Le mariage de Ophelie & Will Skinner

Sat. 21st August, Cathedrale Saint-Siffrein, Carpentras, Provence.     The fifth wedding in the Skinner/ Hickson family.  Will’s six siblings were present, together with proud parents and his nine nephews and neices.  A good number of school and university friends travelled from England, and family from various far-flung parts of the world, joining with the Bessiere family and friends.  Preceded by a civil ceremony on Thursday, the cathedral service on Saturday was followed by a reception under the crags of Orgon complete with waterfall, great french cuisine with speeches interspersed between courses to allow digestion time, then dancing – until 4am.  A further celebration party on Sunday at the Bessiere farmhouse, makes the four day wedding celebration difficult to beat.

For what its worth, my ‘homilie’ for Will and Ophelie, following these readings chosen by the couple: Genesis 12:1-3, 15:5-6  The LORD had said to Abraham, “Leave your country, your people and your father’s household and go to the land I will show you.  I will make you into a great nation, and I will bless you; I will make your name great, and you will be a blessing.  I will bless those who bless you, and whoever curses you I will curse; and all peoples on earth will be blessed through you.  Then the Lord took Abraham outside and said to him, “Look up into the sky and count the stars if you can. That’s how many descendants you will have!”  And Abraham believed the Lord. Mark 4:30-42  Again Jesus said, “What shall we say the kingdom of God is like, or what parable shall we use to describe it?  It is like a mustard seed, which is the smallest seed you plant in the ground.  Yet when planted, it grows and becomes the largest of all garden plants, with such big branches that the birds of the air can perch in its shade.” Thank you, Fr. Christian and the parish priest here, for the invitation to speak.

One thought about our reading from Genesis:  I wonder how much it is inspired by William’s memory as a 7-year old, sleeping on camp-outs under Arabian skies, where stars are so much brighter that most other parts of the world?  I remember several times, chiding him for poking the campfire before sleep.  I have not embarrassed Will and Ophelie in asking them how many children they plan to have – perhaps they have chosen this reading as a way of asking God to give them many children, I don’t know; Psalm 128 as we heard it read speaks of children as many olive shoots. But of course in the context of all the Bible, the promise of many descendants  is finally realised by the whole of the human race coming under the Covenant, the Promise that God made with Abraham.  The costly, forgiving love of God, His Grace, is for all the nations, and is made known, becomes reality, through Jesus. Jesus tells us that the birds of the air gather in the branches of the great tree of God’s Kingdom; no doubt, birds of many colours and size.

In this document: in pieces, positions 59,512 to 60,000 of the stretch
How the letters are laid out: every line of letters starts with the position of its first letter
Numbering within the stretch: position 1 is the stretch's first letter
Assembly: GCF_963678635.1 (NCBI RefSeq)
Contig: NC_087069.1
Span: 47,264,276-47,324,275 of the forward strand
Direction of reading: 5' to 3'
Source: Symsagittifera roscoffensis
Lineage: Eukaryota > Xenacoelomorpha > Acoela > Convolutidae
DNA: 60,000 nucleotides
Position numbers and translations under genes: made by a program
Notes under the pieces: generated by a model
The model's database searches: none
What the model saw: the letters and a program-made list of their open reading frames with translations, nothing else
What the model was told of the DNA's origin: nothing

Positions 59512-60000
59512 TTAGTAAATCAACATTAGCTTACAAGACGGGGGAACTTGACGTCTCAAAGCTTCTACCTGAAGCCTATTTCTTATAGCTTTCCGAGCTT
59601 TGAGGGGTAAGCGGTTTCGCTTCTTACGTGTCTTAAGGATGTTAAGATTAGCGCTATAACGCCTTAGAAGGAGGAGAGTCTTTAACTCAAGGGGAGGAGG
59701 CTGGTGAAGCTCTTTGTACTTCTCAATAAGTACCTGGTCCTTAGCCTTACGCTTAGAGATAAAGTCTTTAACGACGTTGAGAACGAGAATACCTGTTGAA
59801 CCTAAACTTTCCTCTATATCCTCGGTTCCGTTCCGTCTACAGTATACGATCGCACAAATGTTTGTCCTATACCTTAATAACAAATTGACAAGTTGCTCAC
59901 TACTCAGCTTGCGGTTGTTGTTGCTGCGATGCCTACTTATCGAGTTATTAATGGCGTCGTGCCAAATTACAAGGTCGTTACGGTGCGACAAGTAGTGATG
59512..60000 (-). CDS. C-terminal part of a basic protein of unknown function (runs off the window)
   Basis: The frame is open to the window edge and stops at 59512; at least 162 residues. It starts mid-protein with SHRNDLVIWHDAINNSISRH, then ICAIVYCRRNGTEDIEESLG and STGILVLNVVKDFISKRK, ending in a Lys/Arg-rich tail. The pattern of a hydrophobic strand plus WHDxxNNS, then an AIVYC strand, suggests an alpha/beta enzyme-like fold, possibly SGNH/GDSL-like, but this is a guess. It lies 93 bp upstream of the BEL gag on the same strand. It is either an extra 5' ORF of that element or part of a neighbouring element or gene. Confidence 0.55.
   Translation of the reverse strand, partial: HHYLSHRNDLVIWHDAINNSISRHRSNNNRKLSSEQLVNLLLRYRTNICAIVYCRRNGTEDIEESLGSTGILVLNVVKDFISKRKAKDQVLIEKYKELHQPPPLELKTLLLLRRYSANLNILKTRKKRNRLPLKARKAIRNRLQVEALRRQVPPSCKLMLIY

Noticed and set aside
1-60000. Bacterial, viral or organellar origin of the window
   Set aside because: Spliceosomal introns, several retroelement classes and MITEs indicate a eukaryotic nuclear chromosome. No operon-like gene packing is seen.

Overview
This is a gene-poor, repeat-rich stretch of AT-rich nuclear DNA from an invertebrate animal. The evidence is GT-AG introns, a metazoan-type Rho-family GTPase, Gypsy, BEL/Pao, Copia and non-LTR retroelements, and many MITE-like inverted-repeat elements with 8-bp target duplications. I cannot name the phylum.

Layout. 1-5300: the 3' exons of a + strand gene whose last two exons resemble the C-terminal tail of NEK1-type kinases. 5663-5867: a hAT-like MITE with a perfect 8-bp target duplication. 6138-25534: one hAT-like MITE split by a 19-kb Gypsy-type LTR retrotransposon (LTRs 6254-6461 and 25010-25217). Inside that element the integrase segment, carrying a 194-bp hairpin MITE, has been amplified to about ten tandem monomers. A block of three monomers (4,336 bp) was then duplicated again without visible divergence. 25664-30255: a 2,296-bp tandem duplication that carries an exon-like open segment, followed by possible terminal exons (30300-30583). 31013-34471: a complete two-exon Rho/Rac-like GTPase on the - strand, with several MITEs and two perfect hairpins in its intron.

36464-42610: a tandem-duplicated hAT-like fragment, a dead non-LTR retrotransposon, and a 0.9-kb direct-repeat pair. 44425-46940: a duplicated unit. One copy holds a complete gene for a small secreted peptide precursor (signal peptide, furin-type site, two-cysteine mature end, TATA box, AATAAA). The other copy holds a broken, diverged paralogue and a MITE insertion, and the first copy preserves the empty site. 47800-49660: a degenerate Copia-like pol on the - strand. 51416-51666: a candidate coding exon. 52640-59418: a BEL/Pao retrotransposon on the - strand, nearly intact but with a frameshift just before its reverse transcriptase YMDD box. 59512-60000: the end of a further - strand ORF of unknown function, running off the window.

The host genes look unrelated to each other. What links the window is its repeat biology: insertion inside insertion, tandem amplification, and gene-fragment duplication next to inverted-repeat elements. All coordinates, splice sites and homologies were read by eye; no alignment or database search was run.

To many of us is given the great privilege of parenting through marriage.  To all of us is given, married and unmarried, the commission of making the Grace of God known to the nations; without the first care of children, Christians can concentrate all the more on that.  You both set us the example of learning languages other than our own; may you put that skill to great advantage for God’s Kingdom For Jesus, there was huge cost.  Far above the terrible physical agony of the cross, His perfect, unbroken love for God came face to face with human death.  For us there is a smaller cost.  Yes, there are moments to come of great joy, as when the disciples realised the power of love stronger than death, as they gathered with their risen Lord around a camp-fire and ate breakfast with him.  And there is the eternal, heavenly banquet to look forward to – as Christ receives his bride the church, from all the nations. Despite set-backs often of our own making – as the hymn puts it, that we sing in a moment: “Here in the power of Christ I stand.”  May you both know, more and more, the all-powerful, forgiving love of Jesus, His Grace – undergird your love for each other. May your love bring many spiritual sons and daughters, to glory. The civil ceremony before the cathedral service.